Apelin is a recently discovered peptide that is the endogenous ligand for the APJ receptor. The aim of this study was to characterize apelin expression (mRNA levels) in the rat gastrointestinal (GI) tract and pancreas, to localize distribution of apelin peptide containing cells in the stomach by immunohistochemistry (IHC), to characterize the ontogeny of gastric apelin expression and peptide, and the influence of apelin on gastric cell proliferation in vitro. Additionally, the effect of apelin on cholecystokinin (CCK) secretion, and the involvement of mitogen-activated protein kinase (MAPK), protein kinase C (PKC) and changes in [Ca++]i in apelin-induced CCK secretion in vitro were examined. Northern analysis showed a maximal apelin expression in the stomach with a lower expression level in the intestine. Apelin expression was not detected in the pancreas. IHC revealed abundant apelin positive cells in the glandular epithelium of the stomach. The ontogeny study showed a higher apelin expression in the fetal and postnatal rat stomachs when compared to the adult stomach. In contrast to apelin expression, apelin peptide was not detected in the rat stomach until 20 days of age and then increased progressively with age. Apelin was shown to stimulate gastric cell proliferation in vitro. Apelin also stimulated CCK secretion from a murine enteroendocrine cell line (STC-1); apelin-stimulated CCK secretion is mediated through MAPK but not by [Ca++]i signaling. Together, these data indicate that apelin is an important new stomach peptide with a potential physiologic role in the GI tract.

Wang et al. Endocrinology. 2004 Mar;145(3):1342-8.

1. We have determined the binding characteristics of [(125)I]-(Pyr(1))Apelin-13, a putative ligand for the APJ orphan receptor in human cardiovascular and rat tissue and investigated the functional properties of (Pyr(1))Apelin-13 in human saphenous vein.
2. The binding of [(125)I]-(Pyr(1))Apelin-13 to sections of human heart tissue was time dependent and rapid at 23 degrees C. Data were fitted to a single site model with an association rate constant (k(obs)) of 0.115 min(-1). [(125)I]-(Pyr(1))Apelin-13 also dissociated from a single site with a dissociation rate constant of 0.0105 min(-1).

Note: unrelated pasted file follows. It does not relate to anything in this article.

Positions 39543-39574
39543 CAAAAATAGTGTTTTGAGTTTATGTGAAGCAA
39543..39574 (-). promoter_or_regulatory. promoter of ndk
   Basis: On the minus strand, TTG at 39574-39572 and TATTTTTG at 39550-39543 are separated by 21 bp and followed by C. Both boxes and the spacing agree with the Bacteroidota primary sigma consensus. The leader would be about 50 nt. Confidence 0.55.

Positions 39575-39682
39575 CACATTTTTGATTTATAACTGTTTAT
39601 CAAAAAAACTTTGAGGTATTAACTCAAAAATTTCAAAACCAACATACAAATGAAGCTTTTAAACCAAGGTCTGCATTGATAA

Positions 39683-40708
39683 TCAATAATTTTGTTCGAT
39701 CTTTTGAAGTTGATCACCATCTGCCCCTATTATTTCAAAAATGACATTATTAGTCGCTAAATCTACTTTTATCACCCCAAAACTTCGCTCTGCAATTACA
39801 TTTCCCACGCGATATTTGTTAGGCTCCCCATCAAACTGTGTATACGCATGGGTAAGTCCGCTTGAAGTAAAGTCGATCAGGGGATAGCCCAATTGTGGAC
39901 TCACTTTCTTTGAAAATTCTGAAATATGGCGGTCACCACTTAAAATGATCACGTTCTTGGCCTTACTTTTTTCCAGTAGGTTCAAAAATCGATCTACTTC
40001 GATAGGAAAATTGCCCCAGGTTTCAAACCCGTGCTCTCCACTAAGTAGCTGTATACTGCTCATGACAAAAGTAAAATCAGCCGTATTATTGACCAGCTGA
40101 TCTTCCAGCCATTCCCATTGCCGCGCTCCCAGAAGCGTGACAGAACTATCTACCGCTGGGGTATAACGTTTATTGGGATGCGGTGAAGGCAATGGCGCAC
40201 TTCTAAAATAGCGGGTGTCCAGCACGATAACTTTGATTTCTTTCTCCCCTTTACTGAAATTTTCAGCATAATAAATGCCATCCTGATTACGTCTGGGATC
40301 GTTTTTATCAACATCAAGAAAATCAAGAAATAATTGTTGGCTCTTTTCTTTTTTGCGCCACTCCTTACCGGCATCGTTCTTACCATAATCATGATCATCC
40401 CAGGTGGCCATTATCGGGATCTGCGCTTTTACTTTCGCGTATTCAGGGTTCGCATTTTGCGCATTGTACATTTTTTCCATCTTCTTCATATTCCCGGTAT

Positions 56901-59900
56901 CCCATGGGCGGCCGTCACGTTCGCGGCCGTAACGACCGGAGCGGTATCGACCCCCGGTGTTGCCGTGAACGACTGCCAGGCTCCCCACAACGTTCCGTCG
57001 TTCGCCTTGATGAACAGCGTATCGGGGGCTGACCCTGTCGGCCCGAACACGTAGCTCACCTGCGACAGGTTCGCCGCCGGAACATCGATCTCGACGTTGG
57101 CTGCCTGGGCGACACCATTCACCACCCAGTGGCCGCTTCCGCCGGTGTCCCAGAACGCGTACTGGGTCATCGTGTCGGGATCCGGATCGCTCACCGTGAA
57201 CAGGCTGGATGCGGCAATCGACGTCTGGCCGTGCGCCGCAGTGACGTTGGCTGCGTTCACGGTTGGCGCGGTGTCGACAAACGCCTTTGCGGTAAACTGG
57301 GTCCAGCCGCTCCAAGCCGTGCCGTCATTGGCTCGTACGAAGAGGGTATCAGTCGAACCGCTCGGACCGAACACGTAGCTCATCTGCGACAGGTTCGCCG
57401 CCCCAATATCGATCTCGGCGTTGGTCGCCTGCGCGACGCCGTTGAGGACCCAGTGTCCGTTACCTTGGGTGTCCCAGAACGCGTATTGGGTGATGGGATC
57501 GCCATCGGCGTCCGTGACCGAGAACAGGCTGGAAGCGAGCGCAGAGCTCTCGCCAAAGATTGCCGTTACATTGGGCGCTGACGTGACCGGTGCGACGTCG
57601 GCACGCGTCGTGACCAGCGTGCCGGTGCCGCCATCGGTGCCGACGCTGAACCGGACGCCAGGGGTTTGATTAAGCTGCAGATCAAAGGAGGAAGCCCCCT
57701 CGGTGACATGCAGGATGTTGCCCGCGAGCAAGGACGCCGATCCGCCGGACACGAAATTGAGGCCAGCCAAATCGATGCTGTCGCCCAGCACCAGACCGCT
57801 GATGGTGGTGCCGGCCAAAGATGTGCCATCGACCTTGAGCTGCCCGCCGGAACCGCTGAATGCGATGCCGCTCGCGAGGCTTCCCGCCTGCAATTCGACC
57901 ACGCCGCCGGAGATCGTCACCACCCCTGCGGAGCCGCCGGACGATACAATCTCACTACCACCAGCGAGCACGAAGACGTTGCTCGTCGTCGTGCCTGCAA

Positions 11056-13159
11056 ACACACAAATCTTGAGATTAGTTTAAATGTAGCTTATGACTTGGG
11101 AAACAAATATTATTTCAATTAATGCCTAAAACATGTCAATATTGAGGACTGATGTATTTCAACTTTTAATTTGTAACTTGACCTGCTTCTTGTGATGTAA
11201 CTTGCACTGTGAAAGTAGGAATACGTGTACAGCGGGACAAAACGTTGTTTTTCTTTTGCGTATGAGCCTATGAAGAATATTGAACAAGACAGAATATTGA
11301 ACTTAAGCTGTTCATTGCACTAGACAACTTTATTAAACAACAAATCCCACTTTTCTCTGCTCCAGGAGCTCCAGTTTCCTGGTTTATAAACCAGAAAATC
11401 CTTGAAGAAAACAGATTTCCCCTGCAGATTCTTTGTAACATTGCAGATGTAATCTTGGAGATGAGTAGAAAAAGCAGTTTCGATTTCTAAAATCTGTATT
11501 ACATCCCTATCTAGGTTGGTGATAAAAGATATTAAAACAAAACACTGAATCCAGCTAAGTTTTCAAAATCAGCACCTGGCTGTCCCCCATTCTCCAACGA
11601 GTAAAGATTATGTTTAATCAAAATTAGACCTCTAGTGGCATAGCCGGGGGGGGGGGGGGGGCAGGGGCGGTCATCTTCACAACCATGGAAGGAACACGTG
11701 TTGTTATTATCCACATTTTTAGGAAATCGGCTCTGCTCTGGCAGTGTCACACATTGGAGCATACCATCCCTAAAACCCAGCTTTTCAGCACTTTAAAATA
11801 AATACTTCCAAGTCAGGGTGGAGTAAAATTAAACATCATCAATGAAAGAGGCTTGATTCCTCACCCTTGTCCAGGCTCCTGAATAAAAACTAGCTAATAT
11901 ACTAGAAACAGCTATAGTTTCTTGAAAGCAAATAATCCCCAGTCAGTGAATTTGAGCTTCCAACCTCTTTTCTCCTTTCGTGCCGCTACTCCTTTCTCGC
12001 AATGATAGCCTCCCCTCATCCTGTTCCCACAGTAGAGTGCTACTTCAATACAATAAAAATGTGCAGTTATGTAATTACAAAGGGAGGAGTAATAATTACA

3. In saturation binding experiments [(125)I]-(Pyr(1))Apelin-13 bound to human left ventricle with a K(D) value of 0.35+/-0.08 nM, B(max) of 4.3+/-0.9 fmol mg(-1) protein with a Hill slope of 0.97+/-0.04 and to the right atria with a K(D) of 0.33+/-0.09 nM, B(max) of 3.1+/-0.6 fmol mg(-1) protein and a Hill slope of 0.93+/-0.05.
4. [(125)I]-(Pyr(1))Apelin-13 binding sites were localized using autoradiography to human cardiovascular tissue, including coronary artery, aorta and saphenous vein grafts. In rat tissue a high density of receptors were localized to the molecular layer of the rat cerebellum, rat lung, rat heart and low levels in the rat kidney cortex.
5. (Pyr(1))Apelin-13 potently contracted human saphenous vein with a pD(2) value of 8.4+/-0.2 (n=8). The maximum response elicited by the peptide was 22.6+/-6% of 100 mM KCl.
6. We provide the first evidence of APJ receptor expression, relative densities and functional properties of (Pyr(1))Apelin-13 in human cardiovascular tissue.

Katugampola et al. Br J Pharmacol. 2001 Mar;132(6):1255-60.